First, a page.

My husband and I are wondering if it's better to be safe to order some money from our bank in GBP before we leave just in case our ATM didn't work there when we first get there. It would cost a lot to have it done here, and I'm wondering if it's worth the fee and trouble. We are flying into Heathrow in May and already booked e-tickets from the internet to get to our B&B? What have others done?
Jackie, we are a group of 5 traveling to Europe in May and the fluctuating Euro made each of us a little nervous. We pooled together and purchased the GBP and Euros here. There was a fee, but we shared the cost. In prior trips we just waited till we arrived there. Everyone has a different view on when and where to purchasing money. We did it for our "piece of mind" it was making us nuts watching the value of the dollar steadily sink. You should not have a problem with your ATM card as long as you notify your bank. We took the chance and pre-paid for as much as possible and got our money early. The sinking dollar is squeezing our holiday...:-)...but..not stopping us. Whatever you decide have a great time!
There are atms at Heathrow. Bring traveler's checks and an extra atm card in case of problems. Not worth the cost of getting money changed in the States. Have fun!
I would wait till you get there. Again check with you bank as some such as Bank of America has some relationship with Barclays. All though it seemed hard to find one when you needed it. The best bet is Heathrow.
It is the degree of comfort or risk that you want to assume. We always take about $100 or so in local currency -- just in case. Normally it is currency left over from the previous trip but if we don't have it we will buy a little locally and pay the price. We tend to avoid stand alone ATMs unless absolutely necessary so that precludes most of the airport ATMs. I like ATMs attached to the side of banks. And it is one less thing to worry about when you land.
I always land with at least $100 worth of local currency on me. Maybe more, for this summer I will take about $200 in GBPs and $500 in Euros. Then it is ATMs and credit cards from that point on!
I always just get money out of an ATM. Heathrow has tons of them at least in Term 3 right after you exit the customs hall. As long as your ATM card has the PLUS and Star networks I would think that you would do fine. Carry a few travelers check as a backup.
I travel frequently and rely on my Fidelity debit card which does not tack on any currency conversion fees and no ATM fees either. I also carry a Wells Fargo atm card as a back up.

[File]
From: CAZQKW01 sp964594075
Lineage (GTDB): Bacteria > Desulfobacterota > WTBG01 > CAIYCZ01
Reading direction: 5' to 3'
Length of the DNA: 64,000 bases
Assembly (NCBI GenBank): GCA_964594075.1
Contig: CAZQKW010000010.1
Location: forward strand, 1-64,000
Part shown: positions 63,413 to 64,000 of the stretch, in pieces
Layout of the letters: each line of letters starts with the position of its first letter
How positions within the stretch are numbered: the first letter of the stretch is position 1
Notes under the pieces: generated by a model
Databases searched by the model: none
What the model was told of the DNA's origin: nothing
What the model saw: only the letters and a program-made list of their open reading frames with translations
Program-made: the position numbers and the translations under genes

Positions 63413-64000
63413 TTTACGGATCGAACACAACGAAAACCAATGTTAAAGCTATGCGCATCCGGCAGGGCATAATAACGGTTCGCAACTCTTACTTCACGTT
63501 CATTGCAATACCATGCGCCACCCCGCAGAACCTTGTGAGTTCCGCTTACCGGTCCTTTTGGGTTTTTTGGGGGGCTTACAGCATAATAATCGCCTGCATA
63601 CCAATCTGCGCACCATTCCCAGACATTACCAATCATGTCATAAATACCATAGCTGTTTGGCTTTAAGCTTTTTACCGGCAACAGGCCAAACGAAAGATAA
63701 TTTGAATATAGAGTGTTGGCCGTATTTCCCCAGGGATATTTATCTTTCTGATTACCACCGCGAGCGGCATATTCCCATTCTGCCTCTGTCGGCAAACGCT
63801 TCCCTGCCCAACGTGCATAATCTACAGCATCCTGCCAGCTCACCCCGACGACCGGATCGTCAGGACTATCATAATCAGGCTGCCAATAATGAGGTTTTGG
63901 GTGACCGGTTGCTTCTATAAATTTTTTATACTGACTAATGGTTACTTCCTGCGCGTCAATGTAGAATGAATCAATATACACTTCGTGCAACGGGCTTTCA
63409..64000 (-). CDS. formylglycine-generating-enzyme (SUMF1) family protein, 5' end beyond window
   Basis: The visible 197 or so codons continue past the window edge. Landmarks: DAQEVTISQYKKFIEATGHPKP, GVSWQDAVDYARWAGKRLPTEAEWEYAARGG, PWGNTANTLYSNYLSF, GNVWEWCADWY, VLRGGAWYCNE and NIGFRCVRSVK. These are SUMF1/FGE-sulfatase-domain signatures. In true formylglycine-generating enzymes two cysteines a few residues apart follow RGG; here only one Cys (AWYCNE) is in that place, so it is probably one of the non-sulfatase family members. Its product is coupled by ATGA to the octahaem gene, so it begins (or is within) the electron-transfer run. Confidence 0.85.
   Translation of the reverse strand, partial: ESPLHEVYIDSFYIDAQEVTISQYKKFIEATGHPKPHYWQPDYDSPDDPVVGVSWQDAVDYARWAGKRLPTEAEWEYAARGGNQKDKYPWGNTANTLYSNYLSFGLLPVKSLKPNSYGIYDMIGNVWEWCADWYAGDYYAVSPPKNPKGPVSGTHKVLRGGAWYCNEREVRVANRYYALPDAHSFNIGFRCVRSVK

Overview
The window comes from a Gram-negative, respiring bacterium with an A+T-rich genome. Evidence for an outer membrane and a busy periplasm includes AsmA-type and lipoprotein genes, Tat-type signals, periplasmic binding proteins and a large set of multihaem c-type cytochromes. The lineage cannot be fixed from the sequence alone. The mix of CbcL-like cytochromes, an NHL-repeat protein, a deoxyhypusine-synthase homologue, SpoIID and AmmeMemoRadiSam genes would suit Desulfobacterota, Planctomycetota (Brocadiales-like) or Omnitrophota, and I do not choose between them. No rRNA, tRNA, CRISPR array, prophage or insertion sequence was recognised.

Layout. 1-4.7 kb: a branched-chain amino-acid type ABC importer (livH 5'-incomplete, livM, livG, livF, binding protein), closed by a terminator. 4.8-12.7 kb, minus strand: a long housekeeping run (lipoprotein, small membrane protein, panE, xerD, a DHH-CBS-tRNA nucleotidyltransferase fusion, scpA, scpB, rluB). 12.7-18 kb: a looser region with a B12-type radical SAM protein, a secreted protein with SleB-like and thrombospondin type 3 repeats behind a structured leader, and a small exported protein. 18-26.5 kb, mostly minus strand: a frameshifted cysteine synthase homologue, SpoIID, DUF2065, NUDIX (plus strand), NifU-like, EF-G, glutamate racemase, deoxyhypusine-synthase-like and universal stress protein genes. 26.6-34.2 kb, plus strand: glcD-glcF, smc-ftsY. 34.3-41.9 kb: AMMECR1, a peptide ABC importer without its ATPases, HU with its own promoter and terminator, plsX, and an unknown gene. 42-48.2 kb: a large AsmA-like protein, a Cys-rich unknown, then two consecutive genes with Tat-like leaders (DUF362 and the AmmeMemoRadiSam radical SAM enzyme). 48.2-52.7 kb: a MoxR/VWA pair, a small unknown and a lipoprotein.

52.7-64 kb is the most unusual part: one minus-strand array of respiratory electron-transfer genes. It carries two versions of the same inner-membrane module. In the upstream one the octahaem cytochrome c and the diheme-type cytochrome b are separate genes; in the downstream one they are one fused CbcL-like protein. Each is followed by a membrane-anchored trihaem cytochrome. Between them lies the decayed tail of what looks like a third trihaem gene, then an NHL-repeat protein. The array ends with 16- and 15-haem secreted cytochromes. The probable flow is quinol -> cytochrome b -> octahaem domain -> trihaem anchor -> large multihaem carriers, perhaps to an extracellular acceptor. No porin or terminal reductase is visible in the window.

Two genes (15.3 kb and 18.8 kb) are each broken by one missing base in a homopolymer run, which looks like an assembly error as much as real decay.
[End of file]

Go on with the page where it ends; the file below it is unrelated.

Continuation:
Don't get caught up in the "what if" frenzy. The US banks nickels and dimes us with fees, and you really can just wait tiil you get to London.
London is a big city, with plenty of ATM's. When you get out of the baggage claim/customs area, there's 8 to 10 ATMs along the right wall. You truly cannot miss the ATMs... and if there's a line at one, you go to another.
Pick the big name bank one and you can't go wrong.
Jackie, I am a student who studied in Great Britain last summer. I called the bank that I use in the US, and asked them your same question. I would suggest that you see if your bank here has an affiliate in Great Britain. Mine did.
I then checked to see if any of the partner banks were near where I was staying.
I waited to exchange at the partner bank in England; it saved money. Good luck!
We just got back on Monday, and we only used the atm's twice. I just didn't want the "hassel" of finding one - they really are all over, or getting a bad rate ( wasn't too bad really). So it's really your choice. Like one other poster, we chickened out and pre purchased most of our funds here, but that was because we live in an area that does have ready access to foriegn currency. I think to do over, I'd still pre purchase as the dollar won't pick up much steam any time soon.
We decided to buy 200 pounds for the first part of our trip (England), and 200 euros for when we get to Rome so we won't have to look for an ATM right off.
Hi Jackie, I guess everyone has their own ideas about this. If you have a good relationship with your bank, buy here. I bought $2000. in Euros when the exchange was 1.47. It is now over 1.60. Don't expect it to go down any until after elections, if then. The bank will exchange my balance back to USD at the same 1.47, if I wish. I paid a negligible fee of $10. total. In my opinion the convenience is worth the effort. However, listen to what the frequent reavelers on the forum have to say. Chuck
The long range forcast for the Pound shows it falling against the dollar over the summer into fall. I certainly hope this is the case! We're going to bring a few hundred in dollars with us as an emergency backup, and a couple ATM cards (and credit cards too). I don't want to buy Pounds and pay a huge fee to a bank here, and I've been successful pulling cash from my account from Japan with an ATM frequently in the past.